Chances are pretty good that during your lifetime there are only two three-digit numbers that will have similar ability to get your pulse racing. The first are your SAT scores. How close you came to 800 on that math or verbal section of the test probably made a pretty big impact on your future. The second? Your credit score – and while those SAT digits had an impact for an early year or two, your credit score will impact your financial life for, well, ever. But, just like the College Board, every once in a while the companies that compute scores change up the formula.
That’s what’s happening in the credit scoring world right now. But don’t worry. We’ve got you.
Many Credit Scores
When you talk about your “credit score,” chances are pretty good you talk in the singular – as if you have a single one. Actually, you have many. And, those scores might be slightly different depending upon when in the cycle you pull your score as well as the credit bureau (Experian, Equifax or TransUnion) that provided the data.
Then there’s the fact that there are two main companies that tally these scores, FICO and Vantage. FICO is the older of the two, and still the most used. But VantageScore, though newer, is gaining steam. (FYI, it’s the score you get through SavvyMoney.) They are similar in many, many ways. Both “assign a [three-digit number ranging from 350 to 850] based on your credit worthiness,” says Greg McBride, Chief Financial Analyst at Bankrate.com. The higher your score, the better. Both are compiled based on weighting systems of pretty-much the same factors, like how often you pay your bills and how much debt you carry. And both are designed, McBride explains, to be predictive of how much of a risk you pose to the lender (in other words, what’s the likelihood you’re not going to repay that debt.)
“Trended Data” and Medical Collections
Every so often, as I noted above, the credit scoring models get a tune-up. They release a new version of their models that, over time, lenders will adopt because it allows them to more accurately predict how likely you’ll be to pay your bills. Then they can use that information to decide whether to loan you money and how much to charge you.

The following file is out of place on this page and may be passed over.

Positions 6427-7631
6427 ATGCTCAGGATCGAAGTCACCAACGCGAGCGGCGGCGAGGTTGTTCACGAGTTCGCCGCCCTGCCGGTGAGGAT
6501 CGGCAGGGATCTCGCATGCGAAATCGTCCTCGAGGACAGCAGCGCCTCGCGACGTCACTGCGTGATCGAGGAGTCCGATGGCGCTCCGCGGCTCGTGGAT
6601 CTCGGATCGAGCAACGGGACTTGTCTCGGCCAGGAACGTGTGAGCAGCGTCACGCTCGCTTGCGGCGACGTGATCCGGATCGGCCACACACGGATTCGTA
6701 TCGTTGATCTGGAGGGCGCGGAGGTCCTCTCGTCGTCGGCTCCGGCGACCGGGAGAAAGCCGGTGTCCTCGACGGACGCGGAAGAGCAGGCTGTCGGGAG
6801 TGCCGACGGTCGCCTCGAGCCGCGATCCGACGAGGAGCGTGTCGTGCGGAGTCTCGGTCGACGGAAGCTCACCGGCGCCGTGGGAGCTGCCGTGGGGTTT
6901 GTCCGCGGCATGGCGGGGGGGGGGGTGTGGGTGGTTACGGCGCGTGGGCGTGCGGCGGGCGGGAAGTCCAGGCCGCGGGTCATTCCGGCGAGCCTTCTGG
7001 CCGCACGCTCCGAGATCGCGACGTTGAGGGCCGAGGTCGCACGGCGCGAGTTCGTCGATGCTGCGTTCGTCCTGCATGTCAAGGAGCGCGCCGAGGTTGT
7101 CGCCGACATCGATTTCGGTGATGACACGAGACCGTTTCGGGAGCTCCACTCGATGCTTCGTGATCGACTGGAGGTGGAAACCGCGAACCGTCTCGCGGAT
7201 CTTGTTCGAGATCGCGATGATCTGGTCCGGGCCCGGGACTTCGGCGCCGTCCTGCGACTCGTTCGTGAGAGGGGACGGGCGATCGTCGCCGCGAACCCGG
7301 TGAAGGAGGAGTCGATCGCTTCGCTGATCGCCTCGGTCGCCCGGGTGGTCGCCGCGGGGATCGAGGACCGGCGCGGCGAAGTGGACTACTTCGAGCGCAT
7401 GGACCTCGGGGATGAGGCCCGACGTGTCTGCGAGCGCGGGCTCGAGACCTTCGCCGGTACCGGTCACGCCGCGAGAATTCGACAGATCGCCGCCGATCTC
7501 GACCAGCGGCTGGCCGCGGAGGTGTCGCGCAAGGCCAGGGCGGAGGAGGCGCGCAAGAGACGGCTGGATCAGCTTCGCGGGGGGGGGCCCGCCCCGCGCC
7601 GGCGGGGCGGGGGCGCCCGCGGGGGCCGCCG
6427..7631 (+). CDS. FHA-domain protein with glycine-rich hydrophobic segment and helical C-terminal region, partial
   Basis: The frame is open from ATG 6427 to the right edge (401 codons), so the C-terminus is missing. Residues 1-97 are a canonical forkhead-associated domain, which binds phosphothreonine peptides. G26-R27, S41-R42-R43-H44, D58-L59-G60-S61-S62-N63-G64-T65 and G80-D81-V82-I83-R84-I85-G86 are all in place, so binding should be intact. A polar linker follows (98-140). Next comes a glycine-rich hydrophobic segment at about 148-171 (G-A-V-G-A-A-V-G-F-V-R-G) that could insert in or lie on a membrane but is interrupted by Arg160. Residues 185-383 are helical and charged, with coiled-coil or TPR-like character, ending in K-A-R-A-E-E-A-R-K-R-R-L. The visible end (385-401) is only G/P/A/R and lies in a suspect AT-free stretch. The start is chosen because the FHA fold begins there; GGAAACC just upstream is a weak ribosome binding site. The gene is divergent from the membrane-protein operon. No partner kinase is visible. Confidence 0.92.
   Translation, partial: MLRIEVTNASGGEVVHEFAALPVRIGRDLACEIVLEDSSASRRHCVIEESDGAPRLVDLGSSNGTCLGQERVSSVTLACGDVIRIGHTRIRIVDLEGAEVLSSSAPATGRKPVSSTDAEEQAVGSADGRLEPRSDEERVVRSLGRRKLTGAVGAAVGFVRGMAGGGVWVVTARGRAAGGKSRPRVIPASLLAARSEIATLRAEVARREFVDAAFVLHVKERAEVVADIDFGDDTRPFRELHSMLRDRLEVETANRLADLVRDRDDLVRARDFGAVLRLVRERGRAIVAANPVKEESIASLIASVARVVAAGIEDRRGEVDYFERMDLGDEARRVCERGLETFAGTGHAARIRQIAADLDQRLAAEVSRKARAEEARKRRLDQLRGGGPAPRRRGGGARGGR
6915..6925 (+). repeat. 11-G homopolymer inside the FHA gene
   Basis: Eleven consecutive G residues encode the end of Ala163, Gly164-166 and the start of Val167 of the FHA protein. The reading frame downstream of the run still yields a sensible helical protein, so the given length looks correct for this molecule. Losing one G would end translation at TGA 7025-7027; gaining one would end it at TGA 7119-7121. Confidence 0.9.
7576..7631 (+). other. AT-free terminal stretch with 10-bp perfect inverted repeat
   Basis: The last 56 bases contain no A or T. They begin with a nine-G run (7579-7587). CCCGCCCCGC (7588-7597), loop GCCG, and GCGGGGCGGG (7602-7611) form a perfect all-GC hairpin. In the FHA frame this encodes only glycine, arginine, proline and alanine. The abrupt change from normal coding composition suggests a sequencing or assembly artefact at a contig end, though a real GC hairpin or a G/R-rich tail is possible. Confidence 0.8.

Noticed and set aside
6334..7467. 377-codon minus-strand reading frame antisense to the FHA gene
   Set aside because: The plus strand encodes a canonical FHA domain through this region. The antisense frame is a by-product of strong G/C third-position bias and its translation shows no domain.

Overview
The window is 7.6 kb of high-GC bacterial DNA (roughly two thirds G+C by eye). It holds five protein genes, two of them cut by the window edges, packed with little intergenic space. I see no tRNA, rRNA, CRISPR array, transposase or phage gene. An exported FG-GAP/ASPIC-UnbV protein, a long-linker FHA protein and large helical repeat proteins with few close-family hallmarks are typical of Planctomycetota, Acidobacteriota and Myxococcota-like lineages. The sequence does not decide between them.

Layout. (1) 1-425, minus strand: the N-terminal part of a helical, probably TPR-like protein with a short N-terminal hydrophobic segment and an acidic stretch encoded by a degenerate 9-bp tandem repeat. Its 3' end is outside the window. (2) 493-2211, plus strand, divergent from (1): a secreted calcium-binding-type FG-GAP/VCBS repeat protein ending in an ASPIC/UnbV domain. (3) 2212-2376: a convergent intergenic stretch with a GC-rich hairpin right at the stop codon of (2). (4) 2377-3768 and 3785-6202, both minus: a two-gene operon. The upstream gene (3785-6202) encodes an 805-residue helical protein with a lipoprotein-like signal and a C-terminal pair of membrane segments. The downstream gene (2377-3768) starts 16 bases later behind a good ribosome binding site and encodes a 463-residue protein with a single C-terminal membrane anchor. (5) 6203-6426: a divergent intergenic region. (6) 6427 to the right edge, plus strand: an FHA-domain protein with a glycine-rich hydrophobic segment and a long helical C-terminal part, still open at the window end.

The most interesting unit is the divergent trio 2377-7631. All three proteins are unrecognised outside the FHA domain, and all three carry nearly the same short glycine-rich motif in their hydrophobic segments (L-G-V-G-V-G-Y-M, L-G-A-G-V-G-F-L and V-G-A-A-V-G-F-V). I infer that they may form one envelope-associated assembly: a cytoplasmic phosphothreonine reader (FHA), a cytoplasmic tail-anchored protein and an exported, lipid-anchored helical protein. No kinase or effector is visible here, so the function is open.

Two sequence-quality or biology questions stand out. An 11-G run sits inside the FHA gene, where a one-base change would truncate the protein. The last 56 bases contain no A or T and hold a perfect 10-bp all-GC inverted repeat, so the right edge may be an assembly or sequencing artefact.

There are two changes to the formulas that should be on your radar right now. The first involves something called “trended data,” which VantageScore incorporated in its last iteration and where FICO is now following suit. Trended data is essentially a look back. Instead of seeing your score as a snapshot of your bill-paying and other credit behavior, it’s more of a timeline – giving you points (or demerits) for whether your credit habits are moving you in the right direction, or not.
The easiest way to explain this is with an example. Say there are 3 people who each have $5,000 balances on a single credit card. The first person is paying her debt down. She has $5,000 now but a few months ago she had $7,000. The second person is taking on debt. She has $5,000 now but a few months ago, she had $3,000. And the third is a points-hound who racks up the same $5,000 in debt every month and then pays that bill off in full. Trended data allows the credit scoring companies to see that picture over time, explains Jeff Richardson, Vice President of Marketing and Communications at VantageScore. The third person would be viewed most favorably, then the first, then the second. And it’s not just a credit card thing, he notes. “We’ll look at auto and other installment loans and reward people who are paying more than the minimum due.”
The other important change says Beverly Harzog, Credit Card Expert and Consumer
Finance Analyst for US News and World Report, is that the newest version of VantageScore is ignoring medical collection costs that are not yet 6 months old. “Sometimes it takes that long to get things ironed out with insurance companies so it was unfairly penalizing people,” she adds.
Good Habits Win
So, what should you do in reaction to these changes? Keep your credit behavior clean if you’ve already got a good score, or improve it if you haven’t. Although the formulas are slightly different, both credit scoring companies reward pretty much the same good behavior. If you want a good score pay your bills on time, every time. Keep your credit utilization (the percentage of your credit lines that you are actually using) below 30% of what’s available to you. Don’t apply for credit you don’t need (which keeps inquiries into your credit to a minimum). Don’t close old accounts you’re not using (except the ones that are charging you fees) which keeps the length of credit relationships long (a good thing). And try to maintain a mix of different types of credit.
The bottom line, Harzog says: Don’t panic. And don’t obsess. The SAT may be a sprint you run for a year, maybe two. Credit scoring is a marathon that lasts a lifetime.